Some LSU students, citing Zoom fatigue, burnout and an increasingly strong desire to return to normalcy, have criticized LSU’s decision to cancel breaks this semester.
University administration canceled spring and Mardi Gras breaks under advice of its team of medical experts, according to Executive Vice President & Provost Stacia Haynie. To reduce the likelihood that students will travel and spread COVID-19, traditional holidays were replaced with one-day breaks, including the following:
Monday, Jan. 18 – Martin Luther King Jr. Day
Tuesday, Feb. 16 – Mardi Gras
Friday, March 12 – Mid-Semester Break
Thursday, March 25 – March Break
Friday, April 2 – Good Friday
Extra one-day breaks were added in March to make up for the removal of traditional breaks, and the semester will be shorter, with final exams and commencement occurring one week earlier than usual.
Many LSU students voiced concern about burnout, stress and fatigue regarding the spring semester.
Zoom fatigue has taken over college campuses nationwide. With a new semester upon us, it is clear that online classes will remain. I am one of…
“I am looking forward to a shorter semester,” English sophomore Evan Leonhard said. “However, I look forward to holidays to help myself reposition and restart for the next week. I feel like I am losing something.”
Some students also said that LSU’s decision to cancel breaks but have an open football stadium was hypocritical and made it seem like the University only cares about money, not students’ wellbeing.
“They are overlooking measures because plenty of people are still coming from out of state to watch a football game,” sports administration junior Will Freese said. “There is still a chance, and people who are from the Louisiana area go home most weekends, so this is just prohibiting out-of-state students from traveling to see their families.”
LSU Media Relations Director Ernie Ballard said the University’s administration wanted to avoid long holiday breaks during which people may travel, spend time with people outside of their immediate household and potentially bring the virus back to campus.
He also said the comparison between an open football stadium and the cancellation of breaks isn’t an accurate one.
“Football was limited to 25% capacity, taking place outdoors [and] under rules established by the NCAA and SEC on a limited number of dates,” Ballard said. “Safety is always our guidepost with all decisions, but we do listen to student feedback, which is why we were able to also have an in-person commencement ceremony in December.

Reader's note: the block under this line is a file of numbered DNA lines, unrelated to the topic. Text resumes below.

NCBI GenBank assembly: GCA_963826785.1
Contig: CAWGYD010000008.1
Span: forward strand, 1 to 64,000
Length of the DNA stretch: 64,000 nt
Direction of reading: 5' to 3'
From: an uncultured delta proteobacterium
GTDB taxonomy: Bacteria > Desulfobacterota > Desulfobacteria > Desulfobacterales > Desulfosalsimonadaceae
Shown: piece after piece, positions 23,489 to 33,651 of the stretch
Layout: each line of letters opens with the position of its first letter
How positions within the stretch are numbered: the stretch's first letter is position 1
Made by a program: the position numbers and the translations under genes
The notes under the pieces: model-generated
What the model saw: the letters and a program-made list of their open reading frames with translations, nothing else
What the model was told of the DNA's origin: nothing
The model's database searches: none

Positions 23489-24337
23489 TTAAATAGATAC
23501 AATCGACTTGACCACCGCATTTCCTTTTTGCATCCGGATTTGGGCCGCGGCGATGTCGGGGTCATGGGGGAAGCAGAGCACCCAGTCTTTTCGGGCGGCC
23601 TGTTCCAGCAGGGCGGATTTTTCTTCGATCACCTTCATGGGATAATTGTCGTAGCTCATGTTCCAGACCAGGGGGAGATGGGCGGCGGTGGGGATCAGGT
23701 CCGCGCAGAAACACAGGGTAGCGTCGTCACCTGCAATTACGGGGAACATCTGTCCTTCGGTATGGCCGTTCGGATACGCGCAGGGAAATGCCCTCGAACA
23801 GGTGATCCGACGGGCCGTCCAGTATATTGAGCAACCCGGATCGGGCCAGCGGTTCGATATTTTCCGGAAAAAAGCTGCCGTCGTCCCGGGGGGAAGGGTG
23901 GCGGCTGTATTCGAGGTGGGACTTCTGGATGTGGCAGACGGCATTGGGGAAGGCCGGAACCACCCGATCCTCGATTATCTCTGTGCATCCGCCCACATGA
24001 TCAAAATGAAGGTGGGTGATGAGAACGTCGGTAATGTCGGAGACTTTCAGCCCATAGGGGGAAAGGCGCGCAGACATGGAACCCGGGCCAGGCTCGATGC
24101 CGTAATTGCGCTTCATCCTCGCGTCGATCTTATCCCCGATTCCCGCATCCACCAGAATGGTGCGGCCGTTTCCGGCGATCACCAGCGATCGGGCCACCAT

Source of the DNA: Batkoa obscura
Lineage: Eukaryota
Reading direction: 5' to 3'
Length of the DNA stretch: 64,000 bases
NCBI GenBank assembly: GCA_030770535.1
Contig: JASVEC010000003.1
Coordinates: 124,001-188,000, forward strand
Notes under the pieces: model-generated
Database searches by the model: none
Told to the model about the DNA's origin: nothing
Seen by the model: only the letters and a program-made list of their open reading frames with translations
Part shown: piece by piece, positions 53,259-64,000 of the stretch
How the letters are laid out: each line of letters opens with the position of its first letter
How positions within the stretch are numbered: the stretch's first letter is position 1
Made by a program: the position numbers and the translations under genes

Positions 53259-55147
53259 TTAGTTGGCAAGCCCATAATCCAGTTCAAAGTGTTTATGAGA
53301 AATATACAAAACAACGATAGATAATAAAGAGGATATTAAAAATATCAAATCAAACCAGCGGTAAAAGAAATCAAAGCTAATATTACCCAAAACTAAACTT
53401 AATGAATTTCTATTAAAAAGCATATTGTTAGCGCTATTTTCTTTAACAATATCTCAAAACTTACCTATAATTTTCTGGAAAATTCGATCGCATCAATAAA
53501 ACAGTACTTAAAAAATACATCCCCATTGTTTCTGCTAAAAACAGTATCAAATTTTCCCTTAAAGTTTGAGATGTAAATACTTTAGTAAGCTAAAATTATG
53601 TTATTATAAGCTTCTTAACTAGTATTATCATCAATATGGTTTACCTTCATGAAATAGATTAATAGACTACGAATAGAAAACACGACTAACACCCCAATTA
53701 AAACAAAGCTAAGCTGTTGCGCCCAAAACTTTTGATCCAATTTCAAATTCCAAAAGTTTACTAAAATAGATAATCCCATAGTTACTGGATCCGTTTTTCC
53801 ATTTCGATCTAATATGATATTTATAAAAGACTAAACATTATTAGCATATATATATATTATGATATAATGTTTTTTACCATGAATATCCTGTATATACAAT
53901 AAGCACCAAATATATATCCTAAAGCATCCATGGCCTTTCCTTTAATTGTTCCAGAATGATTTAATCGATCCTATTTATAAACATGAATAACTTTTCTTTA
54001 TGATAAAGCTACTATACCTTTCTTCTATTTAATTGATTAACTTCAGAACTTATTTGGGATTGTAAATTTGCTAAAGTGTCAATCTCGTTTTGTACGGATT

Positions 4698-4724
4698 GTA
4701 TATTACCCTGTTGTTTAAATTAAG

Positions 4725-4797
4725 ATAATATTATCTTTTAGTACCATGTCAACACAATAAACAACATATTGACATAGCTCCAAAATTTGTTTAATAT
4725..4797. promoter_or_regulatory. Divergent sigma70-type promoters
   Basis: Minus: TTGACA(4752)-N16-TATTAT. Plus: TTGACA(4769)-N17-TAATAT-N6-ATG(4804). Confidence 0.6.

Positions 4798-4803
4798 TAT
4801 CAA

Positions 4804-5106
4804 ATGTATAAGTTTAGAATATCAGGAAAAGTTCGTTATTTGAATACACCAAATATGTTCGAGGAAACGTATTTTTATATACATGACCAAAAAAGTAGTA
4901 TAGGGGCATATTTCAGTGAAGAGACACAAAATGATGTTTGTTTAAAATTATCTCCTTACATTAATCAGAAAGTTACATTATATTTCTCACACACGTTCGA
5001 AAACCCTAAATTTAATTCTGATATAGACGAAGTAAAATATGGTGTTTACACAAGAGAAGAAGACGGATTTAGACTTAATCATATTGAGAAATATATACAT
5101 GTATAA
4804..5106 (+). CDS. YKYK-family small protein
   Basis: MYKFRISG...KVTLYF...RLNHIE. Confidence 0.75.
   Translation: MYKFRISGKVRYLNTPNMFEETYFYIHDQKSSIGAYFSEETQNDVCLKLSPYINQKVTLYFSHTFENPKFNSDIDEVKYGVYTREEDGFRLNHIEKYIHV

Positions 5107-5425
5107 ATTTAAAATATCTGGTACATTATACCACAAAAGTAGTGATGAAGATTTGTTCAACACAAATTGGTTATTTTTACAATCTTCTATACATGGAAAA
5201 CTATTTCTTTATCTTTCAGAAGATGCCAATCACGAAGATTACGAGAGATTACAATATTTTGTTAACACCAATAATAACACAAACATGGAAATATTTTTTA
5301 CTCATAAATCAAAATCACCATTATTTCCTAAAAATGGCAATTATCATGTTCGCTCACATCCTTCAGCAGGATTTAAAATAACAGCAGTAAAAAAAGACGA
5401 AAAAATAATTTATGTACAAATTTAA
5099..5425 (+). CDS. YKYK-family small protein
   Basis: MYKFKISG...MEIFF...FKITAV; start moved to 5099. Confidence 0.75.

“All these decisions aren’t taken lightly, and consult with our faculty and state experts are taken into consideration before we make any of these types of major changes.”
Asha Murphy, a licensed professional counselor at the Student Health Center, said she has mixed feelings about the traditional breaks built into the academic calendar when it comes to the topic of burnout and stress.
“I think of them as island paradises spaced out in a large sea; it’s human nature to use all of our reserves swimming hard without daily self-care or building in our own breaks until we can just manage to get to the next island and then completely relax and ‘vege’ out,” Murphy said. “Then at some point, it’s time to get back in the water. It’s a little disorienting, if you think about it, and it can help keep us in a pattern of ‘all or nothing’ thinking and functioning.”
Murphy said this semester’s mini-breaks, as disappointing as they might feel, could serve as an opportunity to be more intentional about the way students build in breaks naturally to their everyday lives.
She said time management and the ability to find balance between school, work and self-care is crucial for students.
“Balance is so difficult to strike when each part of your life feels heavy and prioritized. Often we put self-care, relaxation and down time on the back-burner,” Murphy said. “But the research shows lack of prioritizing taking care of ourselves can be detrimental to mental health and lead to burnout.”
Murphy explained that there are three components to burnout:
Emotional exhaustion — the fatigue that comes from caring too much, for too long
Depersonalization — the depletion of empathy, caring, and compassion, and
Decreased sense of accomplishment — an unconquerable sense of futility: feeling that nothing you do makes any difference.
A lack of emotional intelligence — the capacity to be aware of, understand and control one’s emotions — and a lack of self-compassion is an area students can work on to prevent burnout, according to Murphy.
“I’ve noticed many students fear that if they are gentle with themselves, they’ll ‘let themselves go’ and turn into human sloths destroying potential for success — that can be a scary thought,” Murphy said. “Turns out, the research tells us that individuals with more self-compassion actually tend to be more productive.”
Murphy said incorporating regular, even scheduled self-care into one’s routine, getting enough quality sleep each night, staying hydrated, consuming nutritious foods and exercising can help prevent burnout.